2012 Elizabeth L. Eisenstein

Historian / New York City, USA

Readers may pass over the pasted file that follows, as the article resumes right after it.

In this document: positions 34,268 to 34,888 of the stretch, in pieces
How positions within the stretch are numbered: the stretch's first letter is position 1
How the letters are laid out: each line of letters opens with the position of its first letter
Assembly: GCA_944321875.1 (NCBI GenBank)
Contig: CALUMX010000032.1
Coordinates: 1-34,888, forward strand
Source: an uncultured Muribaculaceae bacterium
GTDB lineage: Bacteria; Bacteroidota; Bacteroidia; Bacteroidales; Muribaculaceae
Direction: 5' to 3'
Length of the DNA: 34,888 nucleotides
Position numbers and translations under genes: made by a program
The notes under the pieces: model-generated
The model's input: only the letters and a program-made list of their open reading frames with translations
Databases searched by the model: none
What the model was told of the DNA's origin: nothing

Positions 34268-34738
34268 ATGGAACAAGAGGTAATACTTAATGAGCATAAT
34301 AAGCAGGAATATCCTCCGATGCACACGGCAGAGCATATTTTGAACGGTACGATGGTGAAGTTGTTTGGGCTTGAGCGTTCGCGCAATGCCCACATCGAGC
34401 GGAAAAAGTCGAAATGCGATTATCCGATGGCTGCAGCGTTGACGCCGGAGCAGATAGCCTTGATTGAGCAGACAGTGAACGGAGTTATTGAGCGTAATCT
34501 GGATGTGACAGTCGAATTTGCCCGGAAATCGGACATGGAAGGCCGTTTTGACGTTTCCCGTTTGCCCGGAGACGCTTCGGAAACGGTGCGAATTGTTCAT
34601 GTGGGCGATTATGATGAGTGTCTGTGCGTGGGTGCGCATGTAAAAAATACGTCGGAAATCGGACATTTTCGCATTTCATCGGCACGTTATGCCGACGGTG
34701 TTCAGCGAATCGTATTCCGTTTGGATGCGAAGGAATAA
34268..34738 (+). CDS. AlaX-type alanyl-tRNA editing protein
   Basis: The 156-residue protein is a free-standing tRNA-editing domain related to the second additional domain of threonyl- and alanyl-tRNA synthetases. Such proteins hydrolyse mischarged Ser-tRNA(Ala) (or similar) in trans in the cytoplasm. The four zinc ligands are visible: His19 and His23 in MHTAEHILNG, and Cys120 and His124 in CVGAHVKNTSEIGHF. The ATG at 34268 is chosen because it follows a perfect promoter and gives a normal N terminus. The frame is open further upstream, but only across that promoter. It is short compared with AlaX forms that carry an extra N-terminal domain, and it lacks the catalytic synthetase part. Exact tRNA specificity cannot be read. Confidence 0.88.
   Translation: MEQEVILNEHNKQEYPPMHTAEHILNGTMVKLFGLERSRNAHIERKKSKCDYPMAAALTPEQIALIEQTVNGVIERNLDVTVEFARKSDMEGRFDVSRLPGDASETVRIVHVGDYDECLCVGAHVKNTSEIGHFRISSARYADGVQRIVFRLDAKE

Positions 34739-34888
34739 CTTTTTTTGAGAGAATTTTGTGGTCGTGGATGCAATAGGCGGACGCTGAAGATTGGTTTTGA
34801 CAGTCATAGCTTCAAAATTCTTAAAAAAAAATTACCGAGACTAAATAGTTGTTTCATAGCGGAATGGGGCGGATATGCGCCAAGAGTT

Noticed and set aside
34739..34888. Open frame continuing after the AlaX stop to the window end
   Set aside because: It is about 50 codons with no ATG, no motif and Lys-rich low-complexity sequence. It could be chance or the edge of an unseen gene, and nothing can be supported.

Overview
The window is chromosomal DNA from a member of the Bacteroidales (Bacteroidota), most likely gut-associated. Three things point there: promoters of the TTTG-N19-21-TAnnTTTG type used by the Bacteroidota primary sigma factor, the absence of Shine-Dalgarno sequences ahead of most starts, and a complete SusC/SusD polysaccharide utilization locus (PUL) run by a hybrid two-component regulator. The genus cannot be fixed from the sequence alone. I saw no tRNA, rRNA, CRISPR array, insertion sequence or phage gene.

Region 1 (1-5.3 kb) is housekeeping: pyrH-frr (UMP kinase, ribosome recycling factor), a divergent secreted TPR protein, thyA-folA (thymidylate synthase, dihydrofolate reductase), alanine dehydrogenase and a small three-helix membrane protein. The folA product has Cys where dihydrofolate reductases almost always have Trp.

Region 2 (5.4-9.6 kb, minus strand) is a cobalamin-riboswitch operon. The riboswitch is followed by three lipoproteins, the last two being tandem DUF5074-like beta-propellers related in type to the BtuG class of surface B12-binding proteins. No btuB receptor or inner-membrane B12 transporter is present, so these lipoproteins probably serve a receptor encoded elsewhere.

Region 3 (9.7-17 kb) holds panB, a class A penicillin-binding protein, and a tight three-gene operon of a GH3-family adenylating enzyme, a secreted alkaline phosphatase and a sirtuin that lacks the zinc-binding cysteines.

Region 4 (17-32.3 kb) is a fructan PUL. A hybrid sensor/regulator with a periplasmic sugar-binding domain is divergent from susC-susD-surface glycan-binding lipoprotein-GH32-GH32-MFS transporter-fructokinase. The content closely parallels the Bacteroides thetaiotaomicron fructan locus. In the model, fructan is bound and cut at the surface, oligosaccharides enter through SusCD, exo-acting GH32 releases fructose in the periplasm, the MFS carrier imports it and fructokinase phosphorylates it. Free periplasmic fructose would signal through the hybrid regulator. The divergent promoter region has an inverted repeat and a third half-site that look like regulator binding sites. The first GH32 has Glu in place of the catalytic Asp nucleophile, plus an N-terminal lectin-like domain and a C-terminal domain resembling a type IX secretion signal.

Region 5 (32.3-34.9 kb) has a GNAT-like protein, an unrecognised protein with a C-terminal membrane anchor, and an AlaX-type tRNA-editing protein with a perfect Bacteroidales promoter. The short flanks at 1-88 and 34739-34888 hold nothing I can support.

Born in New York in 1923 and deceased in Washington in 2016 and focusing on the French Revolution and the early 19th century in France, her research on the history of early book printing and media change spans from the era of manuscript culture to print culture and the role of book printing of the broad cultural change in Western civilization. Her major work "The Printing Press as an Agent of Change" (1980) is considered a milestone in modern book research. In it, Eisenstein analyzes the effect of Gutenberg's invention on the population of Europe and discusses the influence of letterpress printing, for example for Reformation and Humanism, but also for the Enlightenment. In 2011, her in-depth new work, "Divine Art, Infernal Machine: The Reception of Printing in the West from First Impressions to the Sense of Ending", was published. Elizabeth Eisenstein received her doctorate from Radcliffe College in Cambridge, Massachuetts. She has taught at American University in Washington D.C. and at the University of Michigan in Ann Arbor, where she held the Chair of Alice Freeman Palmer Professor of History. In 1993, the Elizabeth Essay Prize was created, which is awarded to members of the National Coalition of Independent Scholars for their work. Eisenstein was also a member of numerous foundations such as the Rockefeller Foundation or the John Simon Guggenheim Memorial Foundation. In 2012, Elizabeth L. Eisenstein was awarded the Gutenberg Prize for her outstanding life's work and significant teaching.